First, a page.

By Josh Sigler – January 22, 2015
The United States Postal Service announced in November that it was set to merge Kokomo’s processing plant with the Indianapolis plant on March 14.
What does that mean for the consumer? A letter written to a neighbor three blocks over may take longer to reach its destination because it has to ride to Indianapolis, get sorted, then be sent back to Kokomo.
That could have a profound effect on the prompt delivery of medications and diabetes supplies, among a throng of other things, local postal workers say.
Members of the local postal workers unions are doing everything they can to get public awareness heightened that, not only are good paying jobs leaving town, mail delivery times could get dramatically slower. Workers argue delivery may end up worse than it’s been since coast-to-coast train service entered the scene as a mainstream form of transportation in the early 1870s.
With the deadline fast approaching, they are running out of time. But they’re not giving up.
“It will take a congressional act to make things right,” said Randy Obenchain, host of the Workers Voice Show, a local Internet radio broadcast. “We aren’t beyond the point of no return, and that’s what we’re fighting for you for. They’re not taking the mail out of the facility until March 14 and they aren’t shutting the processing facility down until April 14.”
The unions held a forum Wednesday night at the Kelly Center on the campus of the Indiana University Kokomo to brainstorm and get the word out that major changes are coming if something isn’t done.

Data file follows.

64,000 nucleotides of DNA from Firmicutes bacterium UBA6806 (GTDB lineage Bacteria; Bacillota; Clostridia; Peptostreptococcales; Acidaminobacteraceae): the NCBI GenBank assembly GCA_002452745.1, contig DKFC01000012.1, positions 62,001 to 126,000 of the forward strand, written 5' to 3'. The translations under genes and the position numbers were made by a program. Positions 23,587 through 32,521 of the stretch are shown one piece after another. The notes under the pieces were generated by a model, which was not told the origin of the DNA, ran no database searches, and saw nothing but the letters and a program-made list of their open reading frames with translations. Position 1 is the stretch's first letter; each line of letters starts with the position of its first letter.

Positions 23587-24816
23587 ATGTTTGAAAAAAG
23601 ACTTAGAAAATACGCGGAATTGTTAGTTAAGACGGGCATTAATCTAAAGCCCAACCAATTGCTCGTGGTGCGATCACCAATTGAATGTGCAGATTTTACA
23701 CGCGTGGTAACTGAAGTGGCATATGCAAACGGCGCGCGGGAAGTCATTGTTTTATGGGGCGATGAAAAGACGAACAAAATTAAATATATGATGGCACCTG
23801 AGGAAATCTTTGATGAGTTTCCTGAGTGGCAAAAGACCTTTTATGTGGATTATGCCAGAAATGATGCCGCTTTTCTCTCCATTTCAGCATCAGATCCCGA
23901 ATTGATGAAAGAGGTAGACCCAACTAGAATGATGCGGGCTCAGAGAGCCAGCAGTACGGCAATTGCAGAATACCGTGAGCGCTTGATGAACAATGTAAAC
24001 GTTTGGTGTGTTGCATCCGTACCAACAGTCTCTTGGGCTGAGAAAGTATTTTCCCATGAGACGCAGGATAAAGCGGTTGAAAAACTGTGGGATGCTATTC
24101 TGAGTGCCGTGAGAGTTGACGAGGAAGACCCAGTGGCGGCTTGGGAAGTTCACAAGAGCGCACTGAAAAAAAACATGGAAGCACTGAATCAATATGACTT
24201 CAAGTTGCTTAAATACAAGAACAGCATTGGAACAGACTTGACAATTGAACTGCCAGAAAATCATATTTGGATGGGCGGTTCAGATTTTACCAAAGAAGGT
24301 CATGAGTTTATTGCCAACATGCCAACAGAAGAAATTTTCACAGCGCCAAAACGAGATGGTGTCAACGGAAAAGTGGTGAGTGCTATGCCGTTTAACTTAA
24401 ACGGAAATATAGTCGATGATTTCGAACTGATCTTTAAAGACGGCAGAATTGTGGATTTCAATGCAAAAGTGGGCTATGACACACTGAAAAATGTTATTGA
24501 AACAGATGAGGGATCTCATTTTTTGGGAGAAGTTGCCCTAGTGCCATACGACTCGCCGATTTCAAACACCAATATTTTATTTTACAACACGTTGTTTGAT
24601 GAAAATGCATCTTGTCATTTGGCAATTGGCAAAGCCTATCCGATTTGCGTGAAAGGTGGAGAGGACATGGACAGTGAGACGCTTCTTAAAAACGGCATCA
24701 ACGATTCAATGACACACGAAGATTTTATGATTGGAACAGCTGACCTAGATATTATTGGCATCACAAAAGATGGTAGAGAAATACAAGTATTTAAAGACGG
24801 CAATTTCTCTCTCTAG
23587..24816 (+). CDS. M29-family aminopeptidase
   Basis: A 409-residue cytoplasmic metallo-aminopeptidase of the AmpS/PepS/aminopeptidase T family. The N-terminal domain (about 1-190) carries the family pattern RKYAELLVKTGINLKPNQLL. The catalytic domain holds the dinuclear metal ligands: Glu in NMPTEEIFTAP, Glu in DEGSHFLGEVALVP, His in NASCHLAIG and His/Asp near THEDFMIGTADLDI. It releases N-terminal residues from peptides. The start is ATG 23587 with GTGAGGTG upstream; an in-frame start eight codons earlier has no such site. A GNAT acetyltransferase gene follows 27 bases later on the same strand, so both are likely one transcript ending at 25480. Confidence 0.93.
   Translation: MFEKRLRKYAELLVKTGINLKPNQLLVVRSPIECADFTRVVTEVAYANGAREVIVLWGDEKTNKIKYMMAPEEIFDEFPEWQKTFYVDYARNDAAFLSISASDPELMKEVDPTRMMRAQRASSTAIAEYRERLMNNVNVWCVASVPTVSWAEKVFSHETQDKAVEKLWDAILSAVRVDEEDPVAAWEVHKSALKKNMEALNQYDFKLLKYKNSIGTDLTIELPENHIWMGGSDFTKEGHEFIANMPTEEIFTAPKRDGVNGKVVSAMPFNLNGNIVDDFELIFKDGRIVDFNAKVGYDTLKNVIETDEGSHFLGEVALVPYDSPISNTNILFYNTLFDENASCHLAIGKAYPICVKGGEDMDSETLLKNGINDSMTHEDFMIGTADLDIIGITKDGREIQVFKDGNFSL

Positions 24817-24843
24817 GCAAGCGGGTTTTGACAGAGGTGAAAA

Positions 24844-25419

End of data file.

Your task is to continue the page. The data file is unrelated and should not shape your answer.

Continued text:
The USPS claims it operated at a $5 billion loss in 2013, despite consolidation efforts and reductions in staff that have helped the service reduce its operating costs by $15 billion since 2006. Twenty-four employees at the Kokomo processing center will be forced to look for new work or transfer to the USPS’ Indianapolis processing center across the street from Lucas Oil Stadium on Capitol Avenue, a facility which is just a shade under 50 miles from Kokomo.
Those looking to transfer to Indianapolis will have a job waiting for them, should they choose to go that route.
Kokomo Area Local APWU president Patti Orndorff explained that some of those jobs will only be 30-hour-per-week employment.
“That could be the trade off, and some of us have worked here for 15 to 20 years and aren’t able to carry mail,” she said. “Some of us have worked here for 25 or 30 years, and are having to find new work. We’re just looking for a fair day’s wage. That’s in our contract.”
In the meantime, the Kokomo processing plant on South Webster is connected to a Post Office center, meaning the electricity and heat bills for the full building will still need to be paid.
The panel also disputed the numbers reported by the USPS stating the organization is losing billions of dollars per year, including a $5 billion net loss in 2013.
Obenchain finds those numbers misleading. Parts of the 2014 Postal Reform Act passed by Congress siphoned $5 billion off the top of the USPS’ revenue and used it to fund the CIA’s pension fund.
Retired Indiana State Association of Letter Carriers member John Triplett claimed the USPS operated at a $1.4 billion profit during that time, refuting the USPS report.
“What’s misleading is they’re only projecting and showing numbers that they’re losing, but they’re not showing the overall profit that’s actually being made,” said Obenchain. “There’s $6 billion in profits being made, but $5 billion is being taken out in healthcare costs. [The latter] is the only part Congress is showing. They’re not showing the post office has been put in this position deliberately.”
via Kokomo Tribune